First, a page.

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Steering Your Data Ship with Data Governance

’Tis “The rime of the Ancient Mariner” (Coleridge, 1857) that captures the sentiment of today’s data song. While hopefully we will steer our ship differently and not end with a painful need to tell the story of our crazy adventures, there are striking parallels and valuable lessons to be learned from the ole mariner himself.

“Water, water, everywhere, And all the boards did shrink,” wrote Coleridge. We are swimming in a sea of data, and no matter how much we are surrounded by data, we find it overwhelmingly difficult to keep our data vessel in seaworthy shape to traverse the ever-growing digital sea. With the explosion of technological advances and greater access to information than ever before, it seems reasonable that the value we glean from our data should naturally be greater than ever before as well. But it doesn’t work that way. Data, data, everywhere, And all the value did shrink.

Let’s look at the mariner surrounded by water that should have perpetually kept the ship’s boards from drying out and shrinking. The external force of the unbearable, relentless sun was greater than any anything the sailors could do to keep the boards supple. They could not keep up with repairs, nor were they prepared for the damage the sun would cause. And to top it off, if they used the water that surrounded the ship to dampen the boards, it would only make matters worse as it was salt water! In fact, that salt water furthered the sailors’ woes by not being potable and they began to die of thirst. “Water, water, everywhere, Nor any drop to drink.” Hmmm … surrounded by water and not able to drink a drop. It sounds all too familiar—surrounded by data and not able to consume a single bit. (Hah, see what I did there. Bit? Sneer if you want, but that’s funny. Back to our story … )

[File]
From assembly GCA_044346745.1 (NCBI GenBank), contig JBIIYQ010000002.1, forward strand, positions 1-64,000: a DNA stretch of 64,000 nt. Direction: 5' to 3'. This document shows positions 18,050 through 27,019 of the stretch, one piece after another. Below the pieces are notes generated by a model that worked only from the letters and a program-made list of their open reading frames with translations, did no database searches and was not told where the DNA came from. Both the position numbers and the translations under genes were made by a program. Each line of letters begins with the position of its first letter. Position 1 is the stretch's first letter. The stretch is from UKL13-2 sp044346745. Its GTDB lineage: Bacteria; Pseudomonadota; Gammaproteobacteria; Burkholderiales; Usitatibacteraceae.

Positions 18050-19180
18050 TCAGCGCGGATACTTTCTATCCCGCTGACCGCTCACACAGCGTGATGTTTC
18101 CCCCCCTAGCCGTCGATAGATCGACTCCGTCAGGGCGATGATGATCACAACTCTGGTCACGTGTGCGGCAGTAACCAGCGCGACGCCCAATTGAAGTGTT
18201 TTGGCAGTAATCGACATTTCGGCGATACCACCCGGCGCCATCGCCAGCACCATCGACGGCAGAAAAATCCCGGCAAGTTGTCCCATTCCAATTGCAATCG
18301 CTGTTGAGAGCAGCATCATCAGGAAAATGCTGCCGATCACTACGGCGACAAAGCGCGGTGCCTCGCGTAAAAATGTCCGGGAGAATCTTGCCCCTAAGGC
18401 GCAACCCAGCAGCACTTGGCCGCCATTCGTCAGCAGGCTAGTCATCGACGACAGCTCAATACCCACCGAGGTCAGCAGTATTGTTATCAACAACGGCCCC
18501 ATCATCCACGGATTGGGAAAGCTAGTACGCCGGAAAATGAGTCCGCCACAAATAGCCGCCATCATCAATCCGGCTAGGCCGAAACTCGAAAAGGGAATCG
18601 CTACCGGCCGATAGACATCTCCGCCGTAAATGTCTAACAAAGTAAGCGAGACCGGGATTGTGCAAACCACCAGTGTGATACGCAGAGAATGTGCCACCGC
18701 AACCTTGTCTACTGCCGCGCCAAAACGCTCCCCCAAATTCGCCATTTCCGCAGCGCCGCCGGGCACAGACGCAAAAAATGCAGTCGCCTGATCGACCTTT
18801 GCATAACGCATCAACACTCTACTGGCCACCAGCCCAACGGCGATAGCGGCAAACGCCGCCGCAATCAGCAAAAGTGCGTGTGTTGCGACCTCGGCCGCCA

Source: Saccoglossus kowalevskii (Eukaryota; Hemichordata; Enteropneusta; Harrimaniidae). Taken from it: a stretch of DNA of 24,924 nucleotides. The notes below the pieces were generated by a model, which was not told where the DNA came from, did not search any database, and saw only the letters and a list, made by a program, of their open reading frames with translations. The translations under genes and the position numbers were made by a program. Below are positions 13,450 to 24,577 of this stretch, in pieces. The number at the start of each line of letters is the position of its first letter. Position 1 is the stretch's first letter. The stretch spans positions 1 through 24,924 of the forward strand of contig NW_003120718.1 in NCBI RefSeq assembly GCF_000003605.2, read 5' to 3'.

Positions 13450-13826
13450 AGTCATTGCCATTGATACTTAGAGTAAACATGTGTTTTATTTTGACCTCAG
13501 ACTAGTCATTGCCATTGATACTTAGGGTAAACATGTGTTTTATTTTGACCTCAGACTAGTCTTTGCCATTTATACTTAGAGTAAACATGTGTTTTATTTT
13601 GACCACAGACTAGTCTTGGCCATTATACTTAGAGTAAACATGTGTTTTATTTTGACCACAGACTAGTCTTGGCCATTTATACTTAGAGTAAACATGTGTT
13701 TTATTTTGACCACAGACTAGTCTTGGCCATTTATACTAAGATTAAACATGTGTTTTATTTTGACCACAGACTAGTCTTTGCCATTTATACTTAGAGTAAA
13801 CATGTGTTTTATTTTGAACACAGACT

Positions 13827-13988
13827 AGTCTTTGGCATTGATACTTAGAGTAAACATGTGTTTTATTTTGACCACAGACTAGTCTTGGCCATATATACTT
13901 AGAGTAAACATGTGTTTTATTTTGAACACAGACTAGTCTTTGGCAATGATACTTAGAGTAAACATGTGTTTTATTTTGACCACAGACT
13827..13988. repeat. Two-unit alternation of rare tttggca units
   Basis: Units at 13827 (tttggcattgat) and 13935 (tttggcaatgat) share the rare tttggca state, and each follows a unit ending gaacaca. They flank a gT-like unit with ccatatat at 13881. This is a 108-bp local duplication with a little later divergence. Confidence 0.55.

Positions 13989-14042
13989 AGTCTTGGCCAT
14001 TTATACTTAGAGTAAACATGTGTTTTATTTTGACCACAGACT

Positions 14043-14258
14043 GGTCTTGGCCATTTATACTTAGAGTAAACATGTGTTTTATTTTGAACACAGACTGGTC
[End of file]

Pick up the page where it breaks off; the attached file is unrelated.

Over the last few years, we have been enamored with the deluge of data and our ability to create and collect new data types and sources. We have been enthralled by the art of the possible. We defined the journey; we established road maps. But as we set out to sail, we were not aware of the perils we would experience on our journey and we were certainly not prepared. When we hit our first set of challenges, such as the mariner’s foggy ice field, we introduced data governance—intended to provide direction and enablement much as the albatross was intended to help steer through the fog and provide good winds. But the mariner killed the albatross, and if we are not careful, the proverbial “they” will kill data governance too—if they haven’t already.

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The purpose of data governance has been misunderstood by many. And, when presented as a framework laden with bureaucracy, policies, and rules, it makes sense that the general business population would want nothing more than to shoot the albatross seeming to impede their progress.  As data governance professionals, it is important to communicate the value of data governance in terms of business outcomes rather than in terms of what is necessary to make a successful program work. Yes, policies, procedures, rules, and principles are all necessary for effective governance, but without being given a vision of where governance will take them, the steps to get there are irrelevant.

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